Hillary Clinton, for her part, has made her stance on sexual assault a part of her campaign, tweeting a link to her policy proposals along with the claim that “Every survivor of sexual assault deserves to be heard, believed, and supported.” When asked at a campaign stop whether she thought the sentiment applied to Jones and Broaddrick, Clinton responded, “Well, I would say that everyone should be believed at first until they are disbelieved based on evidence."
Today, we also have a better understanding of the pressures felt by victims of assault, and how they might manifest themselves in a way that calls their credibility into question. When Broaddrick was subpoenaed during the Jones lawsuit, she denied rumors that Clinton had assaulted her, testimony that seemed to stem from a genuine desire to evade media attention. If anything, Bill Clinton's testimony during the Jones trial revealed that it was he who was willing to distort the truth to preserve his own self-interest. The fact that he perjured himself in this case, denying sexual involvement with Lewinsky, was what led to his impeachment. In any event, the “evidence,” is hardly conclusive.
Hillary Clinton's current position is difficult to square with her conduct as these matters came to light—where she spoke, if at all, in support of the alleged perpetrator instead of the alleged victims. It is even more difficult to square with her conduct since, given her continued use of Bill Clinton as a high-level spokesperson for her campaign and as a valuable conduit for enriching herself and her family. Extending Hillary Clinton every benefit of every doubt, we can state conclusively that she has gained a great deal from diminishing the seriousness of these allegations, and stands to gain a great deal more.
Yet despite Hillary Clinton's presentation of sexual assault as a campaign issue, public figures have suggested that interest in these matters is driven by frivolity or, bizarrely, feminine insecurity. In a recent interview with ABC, Bernie Sanders dismissed attacks on the Clintons, saying, “We have more things to worry about than Bill Clinton's sexual life.”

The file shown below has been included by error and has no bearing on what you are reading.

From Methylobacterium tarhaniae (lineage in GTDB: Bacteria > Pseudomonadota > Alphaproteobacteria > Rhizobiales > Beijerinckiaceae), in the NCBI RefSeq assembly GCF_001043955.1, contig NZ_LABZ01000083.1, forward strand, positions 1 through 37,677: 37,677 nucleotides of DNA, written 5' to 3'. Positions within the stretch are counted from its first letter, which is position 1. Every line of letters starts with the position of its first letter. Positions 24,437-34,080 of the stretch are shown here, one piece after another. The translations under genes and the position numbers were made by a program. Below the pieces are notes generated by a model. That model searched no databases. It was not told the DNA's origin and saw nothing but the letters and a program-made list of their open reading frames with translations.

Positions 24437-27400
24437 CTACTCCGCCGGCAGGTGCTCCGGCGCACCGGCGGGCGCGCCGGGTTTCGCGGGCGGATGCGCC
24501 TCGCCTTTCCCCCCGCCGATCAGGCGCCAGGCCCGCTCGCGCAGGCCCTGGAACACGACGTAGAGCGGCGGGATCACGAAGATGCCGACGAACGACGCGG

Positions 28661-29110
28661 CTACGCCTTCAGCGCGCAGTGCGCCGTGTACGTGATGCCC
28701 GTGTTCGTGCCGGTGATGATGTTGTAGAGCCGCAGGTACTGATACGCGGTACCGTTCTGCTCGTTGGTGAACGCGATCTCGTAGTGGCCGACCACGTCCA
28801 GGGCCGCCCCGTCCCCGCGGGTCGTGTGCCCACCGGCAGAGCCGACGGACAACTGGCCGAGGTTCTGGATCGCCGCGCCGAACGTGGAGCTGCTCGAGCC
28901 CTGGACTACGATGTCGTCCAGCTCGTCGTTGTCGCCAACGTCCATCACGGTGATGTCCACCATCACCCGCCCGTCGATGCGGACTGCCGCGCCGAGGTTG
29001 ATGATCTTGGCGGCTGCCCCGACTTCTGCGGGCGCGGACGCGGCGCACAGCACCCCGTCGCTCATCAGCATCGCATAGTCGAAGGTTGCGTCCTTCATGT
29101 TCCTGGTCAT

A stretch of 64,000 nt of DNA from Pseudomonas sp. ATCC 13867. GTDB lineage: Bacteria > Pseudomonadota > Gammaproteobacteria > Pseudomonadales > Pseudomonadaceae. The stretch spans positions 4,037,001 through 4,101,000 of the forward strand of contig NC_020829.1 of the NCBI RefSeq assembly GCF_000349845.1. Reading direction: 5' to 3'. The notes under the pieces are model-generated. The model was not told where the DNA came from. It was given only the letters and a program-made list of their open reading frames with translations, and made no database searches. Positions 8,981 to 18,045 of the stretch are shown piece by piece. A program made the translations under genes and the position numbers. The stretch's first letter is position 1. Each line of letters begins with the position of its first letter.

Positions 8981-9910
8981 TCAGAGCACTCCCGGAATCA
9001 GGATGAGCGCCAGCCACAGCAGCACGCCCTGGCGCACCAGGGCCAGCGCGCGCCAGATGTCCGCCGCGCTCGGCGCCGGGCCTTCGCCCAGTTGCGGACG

In October, prominent feminist Gloria Steinem dismissed women who don't support the Clinton campaign as “Hillary Haters,” suggesting, “the fact that Bill valued Hillary as an equal partner – and vice versa – seemed to make them more aware that their own marriages were different...if a sexual connection is the only bond between a husband and wife, an affair can make her feel replaceable...I began to understand that Hillary represented the very public, in-your-face opposite of the precarious and unequal lives that some women were living...they were trying to kill the messenger.”
I personally don't give a damn about Hillary and Bill Clinton's marital arrangement, or about Bill Clinton's “sex life.” But allegations of rape and harassment do not fall into that category. Rape is not an “affair.” Harassment is not “infidelity.” The terminology employed by political commentators and progressive icons alike suggests otherwise. This is inaccurate and irresponsible of the former group, and tremendously disappointing of the latter.
For even setting aside the specific women who have accused this specific man, the tenor of our discourse has broader social implications. To women who are afraid to confront or report cases of assault and harassment. To men who are confident they can assault or harass with impunity. What does our current discourse say? That victims would do well to stay silent. That the legacy of powerful men outweighs their trivial, petty demands to be treated with basic human dignity.
I, for one, am not prepared to let allegations against Hillary Clinton's husband dictate my vote. I'm more inclined to let specific policy proposals guide my choices at the ballot box. But my obligations as a citizen are broader than my obligations as a voter.
“Finally, fathers will be able to say to their daughters, 'You, too, can grow up to be president,'” Hillary Clinton triumphantly declared during the first Democratic debate, highlighting the symbolic importance of her candidacy. In her case, that narrative is undeniably fraught. Today's millennials, men and women, will one day have to answer difficult questions from our daughters about this particular moment. So often, in dismissing the misdeeds of great men past, we appeal to the “standards of the time,” forgetting that we are setting the standards of today. Not just by the votes we cast, but by the words we say and write, by the behavior we tacitly condone or openly condemn, by the people we deify and defame. What do we hope to tell our children one day?